NAIROBI (Reuters) - Raila Odinga, the frontrunner in Kenya’s presidential election, taunted his rival Uhuru Kenyatta in a debate on Monday, asking how he would be able to rule from the Hague, where Kenyatta goes on trial shortly on charges of crimes against humanity.
The presidential television debate - the first ever held in the country - failed to produce a clear winner, but gave an early taste of what is expected to be a highly-charged contest to run East Africa’s economic powerhouse.
Former finance minister Kenyatta has been summoned to appear at the International Criminal Court (ICC) in The Hague a month after the March election to face charges he helped direct ethnic clashes that erupted after a disputed 2007 vote.
If Kenyatta wins this election, his first presidential trip could be to appear in the dock in the Netherlands, alongside his running mate, William Ruto, who has also been charged over the violence. Both deny wrongdoing.
“It will pose serious challenges to run a government by (the internet phone service) Skype from the Hague. It is not practical,” said Kenya’s current prime minister Odinga who has a narrow lead over Kenyatta according to polls.
During the debate between all eight presidential candidates, Kenyatta played down the challenge posed by the global court.
“If Kenyans choose to elect me, it means they have confidence in my ability to address the ICC issue and lead the country. I will be able to clear my name at ICC and at the same time implement my manifesto,” Kenyatta told the moderator.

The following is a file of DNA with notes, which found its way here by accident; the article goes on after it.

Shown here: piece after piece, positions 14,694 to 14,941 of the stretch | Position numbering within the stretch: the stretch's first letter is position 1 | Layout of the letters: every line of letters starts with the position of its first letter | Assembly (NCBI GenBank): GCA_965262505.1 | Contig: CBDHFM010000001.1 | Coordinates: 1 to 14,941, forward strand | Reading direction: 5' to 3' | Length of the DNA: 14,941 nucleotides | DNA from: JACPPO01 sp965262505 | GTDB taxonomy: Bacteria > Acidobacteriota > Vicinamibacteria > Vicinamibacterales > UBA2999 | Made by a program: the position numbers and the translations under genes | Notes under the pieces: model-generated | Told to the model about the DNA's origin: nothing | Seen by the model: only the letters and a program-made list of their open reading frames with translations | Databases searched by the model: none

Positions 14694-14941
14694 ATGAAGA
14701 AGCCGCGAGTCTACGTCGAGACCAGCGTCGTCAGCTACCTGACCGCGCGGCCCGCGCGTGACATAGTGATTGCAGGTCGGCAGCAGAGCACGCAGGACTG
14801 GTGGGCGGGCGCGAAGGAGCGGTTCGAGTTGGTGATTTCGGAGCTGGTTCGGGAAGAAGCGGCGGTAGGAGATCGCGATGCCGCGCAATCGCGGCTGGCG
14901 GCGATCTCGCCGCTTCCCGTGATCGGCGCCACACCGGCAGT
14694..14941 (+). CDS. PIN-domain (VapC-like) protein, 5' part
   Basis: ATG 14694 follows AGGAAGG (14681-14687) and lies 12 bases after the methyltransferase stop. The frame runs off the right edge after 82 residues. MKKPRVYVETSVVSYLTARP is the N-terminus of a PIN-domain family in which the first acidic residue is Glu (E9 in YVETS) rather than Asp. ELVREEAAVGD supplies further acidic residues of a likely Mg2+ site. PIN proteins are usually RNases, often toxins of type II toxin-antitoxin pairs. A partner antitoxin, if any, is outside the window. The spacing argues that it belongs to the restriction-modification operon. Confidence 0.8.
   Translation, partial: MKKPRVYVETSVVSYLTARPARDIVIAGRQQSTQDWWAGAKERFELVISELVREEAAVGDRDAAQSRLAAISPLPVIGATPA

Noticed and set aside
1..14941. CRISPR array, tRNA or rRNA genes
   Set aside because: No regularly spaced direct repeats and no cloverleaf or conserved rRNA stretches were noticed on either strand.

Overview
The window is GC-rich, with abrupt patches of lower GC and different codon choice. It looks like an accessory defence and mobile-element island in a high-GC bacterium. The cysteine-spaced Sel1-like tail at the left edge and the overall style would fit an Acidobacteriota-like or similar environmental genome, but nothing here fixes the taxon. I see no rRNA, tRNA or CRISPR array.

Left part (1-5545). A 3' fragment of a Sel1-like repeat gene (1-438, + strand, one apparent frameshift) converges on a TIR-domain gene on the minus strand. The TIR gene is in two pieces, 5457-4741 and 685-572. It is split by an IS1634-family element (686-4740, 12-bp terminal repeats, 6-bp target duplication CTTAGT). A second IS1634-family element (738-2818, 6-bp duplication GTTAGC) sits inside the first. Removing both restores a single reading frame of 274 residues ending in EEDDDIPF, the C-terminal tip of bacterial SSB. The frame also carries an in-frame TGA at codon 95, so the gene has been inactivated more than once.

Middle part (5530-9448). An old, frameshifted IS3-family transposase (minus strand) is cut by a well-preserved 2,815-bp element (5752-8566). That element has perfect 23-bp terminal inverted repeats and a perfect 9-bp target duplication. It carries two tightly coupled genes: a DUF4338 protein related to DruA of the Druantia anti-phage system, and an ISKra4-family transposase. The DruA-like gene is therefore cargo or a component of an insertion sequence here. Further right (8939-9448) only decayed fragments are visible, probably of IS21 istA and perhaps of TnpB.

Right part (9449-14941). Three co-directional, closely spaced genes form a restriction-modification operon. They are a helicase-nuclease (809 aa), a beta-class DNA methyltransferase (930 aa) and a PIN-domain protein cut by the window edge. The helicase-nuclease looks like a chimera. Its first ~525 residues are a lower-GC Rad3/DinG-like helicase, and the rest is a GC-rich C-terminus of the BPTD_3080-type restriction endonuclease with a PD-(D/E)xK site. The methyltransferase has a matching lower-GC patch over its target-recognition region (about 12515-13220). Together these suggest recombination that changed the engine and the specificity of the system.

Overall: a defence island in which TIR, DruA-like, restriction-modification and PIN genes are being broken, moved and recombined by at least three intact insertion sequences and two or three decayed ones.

The March 4 poll will be the first under a new constitution and the first since the 2007 violence that killed more than 1,200 people.
All sides have promised there will not be a repeat of the ethnic tensions that fuelled the bloodshed and the candidates on Monday denied their support was based on tribal allegiance.
“NO CLEAR LOSER”
“I don’t think there was any clear loser,” said Kenyan politician Abdikadir Mohamed, an analyst at the debate.
Lawyer Paul Muite, one of the lower-ranked candidates by most polls, said President Mwai Kibaki and Odinga, the two rivals in the 2007 vote, should face charges at the ICC.
Martha Karua, the only female candidate, accused politicians of leading “poor” Kenyans to fight in the last vote.
“Politicians do not fight. They shake hands and laugh, as you have seen us doing here. They should not be allowed to call on Kenyans to rise against each other,” said the lawyer and former cabinet minister.
The debate was widely followed on Twitter, with the hashtag #KEDebate13.
“I think if anything it made my decision clearer. It gave me a chance to confirm about what I believed about the candidates,” said Angela Kamuyu, a university student.
Interest in the debate flagged badly as candidates resorted to well-worn rhetoric on how they would tackle insecurity, government corruption, a tattered health system and education.
“First part of debate interesting, dealt with real issues. Second part downright boring. Overall: debate did not take us forward or backwards,” political scientist Mutahi Ngunyi said on the online messaging service.
A second and final debate will be held on February 25, focusing on the economy, land, devolution and foreign policy.
Kenya’s High Court will rule on Friday in a case in which rights groups have filed a suit challenging Kenyatta and Ruto’s suitability for elected office, given their charges at the ICC.
Additional reporting by Njuwa Maina; Editing by Andrew Heavens